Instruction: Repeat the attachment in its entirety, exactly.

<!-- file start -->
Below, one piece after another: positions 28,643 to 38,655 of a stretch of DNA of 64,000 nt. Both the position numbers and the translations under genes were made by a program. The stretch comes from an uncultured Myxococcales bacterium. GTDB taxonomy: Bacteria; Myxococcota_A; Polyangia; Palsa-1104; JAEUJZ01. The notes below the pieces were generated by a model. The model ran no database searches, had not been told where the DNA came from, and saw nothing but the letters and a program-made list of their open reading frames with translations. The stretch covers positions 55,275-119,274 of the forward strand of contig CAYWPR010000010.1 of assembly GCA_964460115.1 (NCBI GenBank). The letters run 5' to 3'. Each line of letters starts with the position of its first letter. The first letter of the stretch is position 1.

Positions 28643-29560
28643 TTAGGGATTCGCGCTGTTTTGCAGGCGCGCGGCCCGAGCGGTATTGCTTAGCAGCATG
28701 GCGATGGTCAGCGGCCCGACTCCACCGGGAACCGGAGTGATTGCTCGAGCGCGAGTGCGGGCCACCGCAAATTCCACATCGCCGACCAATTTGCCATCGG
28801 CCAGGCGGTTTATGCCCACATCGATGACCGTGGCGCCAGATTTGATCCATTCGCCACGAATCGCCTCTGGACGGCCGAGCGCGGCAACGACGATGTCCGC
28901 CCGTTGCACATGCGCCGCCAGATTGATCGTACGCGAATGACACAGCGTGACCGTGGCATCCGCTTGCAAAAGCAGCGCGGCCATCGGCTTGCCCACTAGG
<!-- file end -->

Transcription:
Below, one piece after another: positions 28,643 to 38,655 of a stretch of DNA of 64,000 nt. Both the position numbers and the translations under genes were made by a program. The stretch comes from an uncultured Myxococcales bacterium. GTDB taxonomy: Bacteria; Myxococcota_A; Polyangia; Palsa-1104; JAEUJZ01. The notes below the pieces were generated by a model. The model ran no database searches, had not been told where the DNA came from, and saw nothing but the letters and a program-made list of their open reading frames with translations. The stretch covers positions 55,275-119,274 of the forward strand of contig CAYWPR010000010.1 of assembly GCA_964460115.1 (NCBI GenBank). The letters run 5' to 3'. Each line of letters starts with the position of its first letter. The first letter of the stretch is position 1.

Positions 28643-29560
28643 TTAGGGATTCGCGCTGTTTTGCAGGCGCGCGGCCCGAGCGGTATTGCTTAGCAGCATG
28701 GCGATGGTCAGCGGCCCGACTCCACCGGGAACCGGAGTGATTGCTCGAGCGCGAGTGCGGGCCACCGCAAATTCCACATCGCCGACCAATTTGCCATCGG
28801 CCAGGCGGTTTATGCCCACATCGATGACCGTGGCGCCAGATTTGATCCATTCGCCACGAATCGCCTCTGGACGGCCGAGCGCGGCAACGACGATGTCCGC
28901 CCGTTGCACATGCGCCGCCAGATTGATCGTACGCGAATGACACAGCGTGACCGTGGCATCCGCTTGCAAAAGCAGCGCGGCCATCGGCTTGCCCACTAGG